Oct 24, 2023 07:23:00 PM

Favor Incrementality Tests vs Holdout Tests for Advertising Budget Allocation

Optimizing digital ad efficiency

Dave Galvin

Digital advertising is subject to the law of diminishing returns: The more you spend, the less each dollar buys. Because of that, holdout tests are misleading when deciding how to allocate budget between advertising efforts.

The optimal allocation of budget between channels is one that has each channel operating at the same marginal return on ad spend (marginal ROAS). That’s a fancy way of saying that we want the cost of one more unit of KPI (click, lead, dollar of revenue, or whatever we’re optimizing for) to be equal across all channels. If it isn’t, then we’d be better off reducing spend in the more expensive channels in favor of the cheaper channels until they’re equalized. We can think of this as buying less KPI in our expensive channels, and more than making up for it by shifting those dollars to cheaper channels where they go further.

How can we measure marginal ROAS?

Many advertising gurus say that the gold standard for incrementality is the holdout test: divide the population in two, switch off ads to one part, and attribute the difference to the ads being tested. What that’s measuring is the overall effectiveness of your channel (what would happen if the channel were switched off vs on), rather than the rate at which additional dollars buy additional KPI.

Let’s say the chart above shows channel spend on the x-axis, and some KPI we care about on the Y-axis. I’m keeping the numbers small, but we can assume both of these are in units of thousands. We want to evaluate the effectiveness of spending more money relative to a current spend level of 500. The black line shows the reality that we’re trying to estimate: how much KPI we would buy at different spend levels.

Under a holdout test, with perfect measurements (ignoring noise), we’d measure that:

  • Holdout group: We get 0 KPI for 0 Spend
  • Test group: we get 897 KPI for 500 Spend
  • Our ROAS is 897 / 500 = 1.79. This is the average ROAS of spend between 0 & 500.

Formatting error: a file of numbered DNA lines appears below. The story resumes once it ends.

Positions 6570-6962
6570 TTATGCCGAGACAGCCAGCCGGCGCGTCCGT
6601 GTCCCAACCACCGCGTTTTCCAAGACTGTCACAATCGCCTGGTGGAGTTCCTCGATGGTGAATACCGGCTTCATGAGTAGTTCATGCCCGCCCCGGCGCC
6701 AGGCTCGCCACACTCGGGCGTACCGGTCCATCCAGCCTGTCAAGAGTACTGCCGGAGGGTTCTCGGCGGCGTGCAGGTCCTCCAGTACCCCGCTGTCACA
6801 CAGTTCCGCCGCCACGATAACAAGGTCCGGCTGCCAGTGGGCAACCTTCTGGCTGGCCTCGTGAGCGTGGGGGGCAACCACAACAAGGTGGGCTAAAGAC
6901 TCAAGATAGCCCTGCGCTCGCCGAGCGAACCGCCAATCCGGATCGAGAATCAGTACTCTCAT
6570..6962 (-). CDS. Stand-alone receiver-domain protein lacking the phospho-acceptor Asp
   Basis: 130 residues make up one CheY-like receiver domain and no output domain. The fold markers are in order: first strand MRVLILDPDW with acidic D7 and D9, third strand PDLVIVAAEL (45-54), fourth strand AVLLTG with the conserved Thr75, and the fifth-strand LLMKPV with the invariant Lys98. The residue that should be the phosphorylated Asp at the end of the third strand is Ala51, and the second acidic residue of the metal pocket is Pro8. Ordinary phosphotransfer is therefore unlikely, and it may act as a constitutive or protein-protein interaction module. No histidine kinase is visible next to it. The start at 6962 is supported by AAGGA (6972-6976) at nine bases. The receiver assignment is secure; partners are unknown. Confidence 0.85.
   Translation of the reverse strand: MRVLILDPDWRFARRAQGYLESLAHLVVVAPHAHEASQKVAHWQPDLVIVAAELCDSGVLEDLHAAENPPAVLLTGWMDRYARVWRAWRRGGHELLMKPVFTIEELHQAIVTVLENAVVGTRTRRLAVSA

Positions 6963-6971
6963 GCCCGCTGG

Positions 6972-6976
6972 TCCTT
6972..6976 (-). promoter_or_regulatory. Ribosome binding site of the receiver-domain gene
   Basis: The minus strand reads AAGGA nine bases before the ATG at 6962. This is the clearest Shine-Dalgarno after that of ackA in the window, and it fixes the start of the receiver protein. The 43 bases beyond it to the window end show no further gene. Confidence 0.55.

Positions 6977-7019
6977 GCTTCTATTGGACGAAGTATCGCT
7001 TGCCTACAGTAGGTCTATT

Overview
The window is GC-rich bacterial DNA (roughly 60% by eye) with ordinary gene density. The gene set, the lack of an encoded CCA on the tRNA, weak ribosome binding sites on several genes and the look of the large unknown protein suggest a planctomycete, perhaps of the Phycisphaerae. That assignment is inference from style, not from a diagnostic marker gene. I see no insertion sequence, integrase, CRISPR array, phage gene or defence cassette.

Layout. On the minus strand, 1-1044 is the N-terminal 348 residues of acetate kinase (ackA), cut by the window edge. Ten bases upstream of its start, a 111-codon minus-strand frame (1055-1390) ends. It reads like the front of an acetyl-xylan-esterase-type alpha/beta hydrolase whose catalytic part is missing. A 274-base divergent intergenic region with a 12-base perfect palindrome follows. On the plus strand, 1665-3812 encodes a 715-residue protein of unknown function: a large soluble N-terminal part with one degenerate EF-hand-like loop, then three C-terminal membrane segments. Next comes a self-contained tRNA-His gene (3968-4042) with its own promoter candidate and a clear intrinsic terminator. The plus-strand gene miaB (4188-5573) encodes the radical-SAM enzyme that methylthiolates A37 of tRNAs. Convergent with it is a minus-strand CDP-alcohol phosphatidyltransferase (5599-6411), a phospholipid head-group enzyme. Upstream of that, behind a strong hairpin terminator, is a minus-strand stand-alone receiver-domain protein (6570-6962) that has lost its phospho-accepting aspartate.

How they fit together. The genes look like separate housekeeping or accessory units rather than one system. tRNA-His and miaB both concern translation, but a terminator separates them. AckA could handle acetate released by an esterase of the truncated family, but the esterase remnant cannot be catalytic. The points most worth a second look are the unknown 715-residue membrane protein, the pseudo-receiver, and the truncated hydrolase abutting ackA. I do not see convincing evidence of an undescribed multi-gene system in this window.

This correctly measures how much KPI we’re buying for our 500 of spend, but doesn’t tell us how much more KPI each additional dollar of spend will buy, so isn’t a measure of incrementality. The red line shows what we learn from a holdout test. While it’s correct at 0 and at 500, it very quickly diverges from reality as spend diverges from 500.

To measure incremental or marginal ROAS, i.e. the effect of small changes to spend relative to current spend, we conduct a different but similar test. We still divide our population into two groups, but instead of using a holdout, we raise spend on one group and lower it on the other.

Under an incrementality test, with perfect measurements (again ignoring noise), we’d measure that:

  • Spend down: We get 881 KPI for 450 spend
  • Spend up: We get 910 KPI for 550 spend
  • Our marginal ROAS is (change in KPI) / (change in spend) = (910-881)/(550-450) = 0.29.

As you can see, the results are very different. The reason is that we’re advertising at a point on the curve that’s well into diminishing returns. While the average dollar is buying 1.79 KPI, our incremental dollar only buys 0.29 more KPI. The green line shows what we learn from an incrementality test. While this diverges from reality as we move away from 500 of spend, for spend levels near 500 it’s a good estimate of how our KPIs will change as spend goes up or down.

To illustrate how we might use incrementality testing to make decisions, let’s say we have a second channel with an average ROAS of 1.25 and a marginal ROAS of 0.75.

  • Channel A: Average ROAS = 1.79, Marginal ROAS = 0.29
  • Channel B: Average ROAS = 1.25, Marginal ROAS = 0.75

In this scenario, the effect of moving a unit of spend from channel A to channel B is:

  • We buy 0.29 less KPI from A, and 0.75 more from B, a net gain of 0.46
  • Our overall spend is unchanged
  • The Marginal and Average ROAS of A increase slightly
  • The Marginal and Average ROAS of B decrease slightly.

Moving spend from A to B will continue to be profitable until the marginal ROAS of the two channels are equal.

Had we been making the same decision on the basis of holdout tests, we’d be moving money in the opposite direction and losing 0.46 KPI for each unit of spend shifted.

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